Estelle Harris, ‘Seinfeld’ and ‘Toy Story’ actor, dies aged 93

As middle-class matron Estelle Costanza, Harris left a memorable mark on her recurring role on the great ’90s sitcom Seinfeld.

As middle-class matron Estelle Costanza, Harris left a memorable mark on her recurring role on the great ’90s sitcom Seinfeld.

Estelle Harris, who screamed her way into TV history as George Costanza’s short-haired mother in “Seinfeld” and the voice of Mrs. Potato Head in the “Toy Story” franchise, has died. She was 93.

As middle-class matron Estelle Costanza, Harris left a memorable mark on her recurring role on the great 90s sitcom. With her high-pitched voice and humorously overbearing demeanor, she was an archetype of maternal outrage.

By exchanging insults and absurdities with her on-screen husband, played by Jerry Stiller, Harris helped create a parent couple that would leave even a psychiatrist helpless to do anything but hope they’d move to Florida—if their son , played by Jason Alexander, encouraged them to no avail.

Harris’s agent, Michael Eisenstadt, confirmed the actor’s death Saturday night in Palm Desert, California.

Viewers of all backgrounds would tell her she was like their own mother, Harris often said.

“She’s the mom everyone loves, even though her neck hurts,” she told the… Pittsburgh Post-Gazette in 1998.

The career-defining role came on stage and screen after decades. Born on April 22, 1928 in New York City, Harris grew up in the city and later in the Pittsburgh suburb of Tarentum, Pennsylvania, where her father owned a candy store. She began to use her comedic talents in high school productions, where she realized she could “make the audience hysterical,” as she said. People magazine from 1995.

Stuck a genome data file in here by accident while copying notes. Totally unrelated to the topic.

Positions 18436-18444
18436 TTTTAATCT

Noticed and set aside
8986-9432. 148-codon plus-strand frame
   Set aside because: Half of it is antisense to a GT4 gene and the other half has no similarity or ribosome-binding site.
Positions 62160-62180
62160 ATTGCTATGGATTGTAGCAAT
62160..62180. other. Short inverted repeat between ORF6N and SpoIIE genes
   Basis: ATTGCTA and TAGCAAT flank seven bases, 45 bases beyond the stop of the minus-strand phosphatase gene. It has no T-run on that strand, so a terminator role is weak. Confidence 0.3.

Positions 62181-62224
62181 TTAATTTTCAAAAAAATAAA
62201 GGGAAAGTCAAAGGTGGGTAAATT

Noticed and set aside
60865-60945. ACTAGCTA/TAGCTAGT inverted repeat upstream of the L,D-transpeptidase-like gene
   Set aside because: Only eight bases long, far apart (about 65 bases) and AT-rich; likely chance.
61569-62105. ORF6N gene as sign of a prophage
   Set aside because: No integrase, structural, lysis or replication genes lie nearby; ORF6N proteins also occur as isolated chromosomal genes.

After the nine seasons of “Seinfeld” ended in 1998, Harris continued to appear on stage and screen. She voiced Mrs. Potato Head in the 1999 animated blockbuster “Toy Story 2” and played the recurring character Muriel in Disney Channel’s hit sitcom “The Suite Life of Zack & Cody,” among other roles.

She had stopped pursuing show business when she got married in the early 1950s, but returned to acting in amateur groups, dinner theater and commercials when her three children grew up (“I had to wear diapers and bottles and blah blah baby talk,” she shared. . People).

She eventually began guest-starring on television shows, including the legal comedy “Night Court,” and in films, including director Sergio Leone’s 1984 gangland epic, “Once Upon a Time in America.” Her “Seinfeld” debut came in one of the show’s most celebrated episodes: the 1992 Emmy Award-winning “The Contest,” in which the four lead characters challenge each other not to do what is artfully described as “that.” Harris would appear in dozens more episodes of the ‘show about nothing’. She cooked over the dull paella, screeched over George’s handkerchief in the parental bed, and laid down the bedspread for Festivus, her husband Frank’s idiosyncratic holiday.

“Estelle is a born artist,” Stiller told The Record of Bergen County, NJ in 1998. “I just go with what I have, and she returns to me the same way.” Still, Harris saw a sympathetic undertone to her character, often saying that Estelle was furious with her bumbling partner and wily sloth of a son.

Viewers, she told an interviewer in 1998, “just see her as funny, cute, and a rowdy woman. But I don’t play her that way. I play her with misery underneath.” She is survived by her three children, three grandsons and a great-grandson.

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